Tsybuleva’s debut recital recording (Fantasien, released on Champs Hill, 2017) comprised piano fantasies by C.P.E. Bach, Beethoven, Schubert, and Brahms. It garnered universal praise in the media for its imaginative and carefully crafted programme, with reviews including: “The playing of this magnetic young Russian artist is thoughtful, elegant, and exciting… I have long admired Sviatoslav Richter’s take, but this new recording is even more satisfying for its broader approach” (Fanfare Magazine).

With her “energetic elan, bravura, and heart-on-sleeve communication” (International Piano Magazine), Anna Tsybuleva is fast emerging as one of the finest pianists of her generation, “destined to become a world piano star” (APE Musicale, Italy).


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Composer(s)

Ludwig van Beethoven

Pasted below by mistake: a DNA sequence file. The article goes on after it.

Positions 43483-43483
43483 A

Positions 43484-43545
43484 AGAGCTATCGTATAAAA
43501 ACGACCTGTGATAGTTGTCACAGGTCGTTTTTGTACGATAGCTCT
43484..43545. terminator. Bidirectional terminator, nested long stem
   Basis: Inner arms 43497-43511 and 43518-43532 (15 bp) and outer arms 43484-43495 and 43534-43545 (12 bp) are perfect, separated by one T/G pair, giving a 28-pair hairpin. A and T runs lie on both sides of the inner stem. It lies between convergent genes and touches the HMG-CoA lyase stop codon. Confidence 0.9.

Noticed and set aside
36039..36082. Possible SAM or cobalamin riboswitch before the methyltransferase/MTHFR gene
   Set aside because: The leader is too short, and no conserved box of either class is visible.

Ludwig van Beethoven was a German composer and pianist. A crucial figure in the transition between the Classical and Romantic eras in Western art music, he remains one of the most famous and influential of all composers. His best-known compositions include nine symphonies, five piano concertos, one violin concerto, 32 piano sonatas, 16 string quartets, his great Mass the Missa solemnis, and one opera, Fidelio. Together with Mozart and Haydn, he was part of the First Viennese School.    Born in Bonn, then the capital of the Electorate of Cologne and part of the Holy Roman Empire, Beethoven displayed his musical talents at an early age and was taught by his father Johann van Beethoven and by composer and conductor Christian Gottlob...